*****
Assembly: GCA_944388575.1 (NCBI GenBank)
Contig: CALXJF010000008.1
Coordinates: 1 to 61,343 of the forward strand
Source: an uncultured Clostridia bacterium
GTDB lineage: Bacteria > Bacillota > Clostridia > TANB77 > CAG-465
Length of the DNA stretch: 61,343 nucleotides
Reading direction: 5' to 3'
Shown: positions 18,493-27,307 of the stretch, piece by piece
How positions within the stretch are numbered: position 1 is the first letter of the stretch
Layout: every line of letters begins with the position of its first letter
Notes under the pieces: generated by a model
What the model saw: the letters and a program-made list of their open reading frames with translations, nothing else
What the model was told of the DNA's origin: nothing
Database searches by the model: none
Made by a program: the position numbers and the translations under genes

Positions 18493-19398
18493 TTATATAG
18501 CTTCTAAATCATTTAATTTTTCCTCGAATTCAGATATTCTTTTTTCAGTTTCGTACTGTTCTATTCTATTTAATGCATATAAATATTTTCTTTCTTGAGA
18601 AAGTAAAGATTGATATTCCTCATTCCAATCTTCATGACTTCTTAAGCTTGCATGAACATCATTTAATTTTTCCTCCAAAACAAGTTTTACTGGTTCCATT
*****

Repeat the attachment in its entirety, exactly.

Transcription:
Assembly: GCA_944388575.1 (NCBI GenBank)
Contig: CALXJF010000008.1
Coordinates: 1 to 61,343 of the forward strand
Source: an uncultured Clostridia bacterium
GTDB lineage: Bacteria > Bacillota > Clostridia > TANB77 > CAG-465
Length of the DNA stretch: 61,343 nucleotides
Reading direction: 5' to 3'
Shown: positions 18,493-27,307 of the stretch, piece by piece
How positions within the stretch are numbered: position 1 is the first letter of the stretch
Layout: every line of letters begins with the position of its first letter
Notes under the pieces: generated by a model
What the model saw: the letters and a program-made list of their open reading frames with translations, nothing else
What the model was told of the DNA's origin: nothing
Database searches by the model: none
Made by a program: the position numbers and the translations under genes

Positions 18493-19398
18493 TTATATAG
18501 CTTCTAAATCATTTAATTTTTCCTCGAATTCAGATATTCTTTTTTCAGTTTCGTACTGTTCTATTCTATTTAATGCATATAAATATTTTCTTTCTTGAGA
18601 AAGTAAAGATTGATATTCCTCATTCCAATCTTCATGACTTCTTAAGCTTGCATGAACATCATTTAATTTTTCCTCCAAAACAAGTTTTACTGGTTCCATT